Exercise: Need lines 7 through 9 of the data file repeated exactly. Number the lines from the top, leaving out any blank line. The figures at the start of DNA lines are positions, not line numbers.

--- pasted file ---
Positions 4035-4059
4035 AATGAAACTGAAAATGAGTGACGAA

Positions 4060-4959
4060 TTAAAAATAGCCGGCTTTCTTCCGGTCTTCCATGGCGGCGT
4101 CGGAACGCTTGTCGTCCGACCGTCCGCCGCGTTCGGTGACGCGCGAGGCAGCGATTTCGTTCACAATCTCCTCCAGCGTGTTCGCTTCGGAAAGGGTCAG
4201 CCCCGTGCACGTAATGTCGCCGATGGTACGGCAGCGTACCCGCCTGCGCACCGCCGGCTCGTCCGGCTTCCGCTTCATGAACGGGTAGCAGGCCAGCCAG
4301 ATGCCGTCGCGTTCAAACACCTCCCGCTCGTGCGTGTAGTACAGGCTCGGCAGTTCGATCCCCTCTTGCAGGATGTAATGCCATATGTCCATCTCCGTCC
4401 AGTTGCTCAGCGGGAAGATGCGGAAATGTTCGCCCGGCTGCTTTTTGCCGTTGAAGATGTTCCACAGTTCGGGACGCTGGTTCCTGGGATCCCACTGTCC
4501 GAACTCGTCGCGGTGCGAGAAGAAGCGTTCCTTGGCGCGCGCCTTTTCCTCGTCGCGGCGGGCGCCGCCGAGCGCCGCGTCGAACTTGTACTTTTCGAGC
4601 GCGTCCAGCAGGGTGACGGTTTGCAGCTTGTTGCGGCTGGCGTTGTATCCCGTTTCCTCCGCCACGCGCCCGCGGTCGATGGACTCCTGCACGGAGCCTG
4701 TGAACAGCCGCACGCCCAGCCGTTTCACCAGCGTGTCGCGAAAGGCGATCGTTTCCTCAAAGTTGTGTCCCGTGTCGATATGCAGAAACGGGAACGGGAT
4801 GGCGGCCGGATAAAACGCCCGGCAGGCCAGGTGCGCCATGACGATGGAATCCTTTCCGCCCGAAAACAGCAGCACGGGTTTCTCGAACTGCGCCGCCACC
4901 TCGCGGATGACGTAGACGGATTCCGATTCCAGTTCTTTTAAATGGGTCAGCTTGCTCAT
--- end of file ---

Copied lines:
4301 ATGCCGTCGCGTTCAAACACCTCCCGCTCGTGCGTGTAGTACAGGCTCGGCAGTTCGATCCCCTCTTGCAGGATGTAATGCCATATGTCCATCTCCGTCC
4401 AGTTGCTCAGCGGGAAGATGCGGAAATGTTCGCCCGGCTGCTTTTTGCCGTTGAAGATGTTCCACAGTTCGGGACGCTGGTTCCTGGGATCCCACTGTCC
4501 GAACTCGTCGCGGTGCGAGAAGAAGCGTTCCTTGGCGCGCGCCTTTTCCTCGTCGCGGCGGGCGCCGCCGAGCGCCGCGTCGAACTTGTACTTTTCGAGC